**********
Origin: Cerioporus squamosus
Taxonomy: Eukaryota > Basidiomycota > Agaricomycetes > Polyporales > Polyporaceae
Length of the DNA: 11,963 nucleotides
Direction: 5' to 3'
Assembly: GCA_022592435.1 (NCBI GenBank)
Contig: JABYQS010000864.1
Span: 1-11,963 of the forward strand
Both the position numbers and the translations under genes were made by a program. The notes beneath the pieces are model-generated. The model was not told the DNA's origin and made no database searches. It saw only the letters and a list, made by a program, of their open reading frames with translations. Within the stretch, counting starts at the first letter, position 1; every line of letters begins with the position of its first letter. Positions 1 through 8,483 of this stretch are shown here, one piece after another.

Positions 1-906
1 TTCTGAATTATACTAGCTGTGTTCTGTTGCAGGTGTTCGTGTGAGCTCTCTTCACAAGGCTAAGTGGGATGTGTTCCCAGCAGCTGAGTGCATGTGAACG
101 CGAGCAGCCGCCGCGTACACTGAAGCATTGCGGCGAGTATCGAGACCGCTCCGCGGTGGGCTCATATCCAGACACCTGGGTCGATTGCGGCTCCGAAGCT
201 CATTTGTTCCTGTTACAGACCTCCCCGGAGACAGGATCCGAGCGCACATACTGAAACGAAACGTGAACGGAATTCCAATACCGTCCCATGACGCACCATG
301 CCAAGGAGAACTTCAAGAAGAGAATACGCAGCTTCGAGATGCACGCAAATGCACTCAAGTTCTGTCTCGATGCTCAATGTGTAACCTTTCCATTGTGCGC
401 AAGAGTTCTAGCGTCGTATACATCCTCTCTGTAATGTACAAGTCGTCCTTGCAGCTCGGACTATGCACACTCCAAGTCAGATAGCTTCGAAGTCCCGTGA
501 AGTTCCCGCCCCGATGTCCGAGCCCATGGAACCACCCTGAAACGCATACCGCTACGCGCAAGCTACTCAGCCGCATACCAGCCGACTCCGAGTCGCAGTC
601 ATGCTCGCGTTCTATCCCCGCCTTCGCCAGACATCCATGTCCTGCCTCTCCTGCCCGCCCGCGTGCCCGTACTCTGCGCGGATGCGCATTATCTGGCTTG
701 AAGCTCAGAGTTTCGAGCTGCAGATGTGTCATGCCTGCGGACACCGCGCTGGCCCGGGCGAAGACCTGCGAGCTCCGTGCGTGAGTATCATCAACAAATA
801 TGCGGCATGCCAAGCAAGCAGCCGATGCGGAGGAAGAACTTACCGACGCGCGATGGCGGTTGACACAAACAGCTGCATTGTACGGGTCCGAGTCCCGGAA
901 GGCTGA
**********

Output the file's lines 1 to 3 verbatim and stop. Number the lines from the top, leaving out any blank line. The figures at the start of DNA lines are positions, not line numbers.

Origin: Cerioporus squamosus
Taxonomy: Eukaryota > Basidiomycota > Agaricomycetes > Polyporales > Polyporaceae
Length of the DNA: 11,963 nucleotides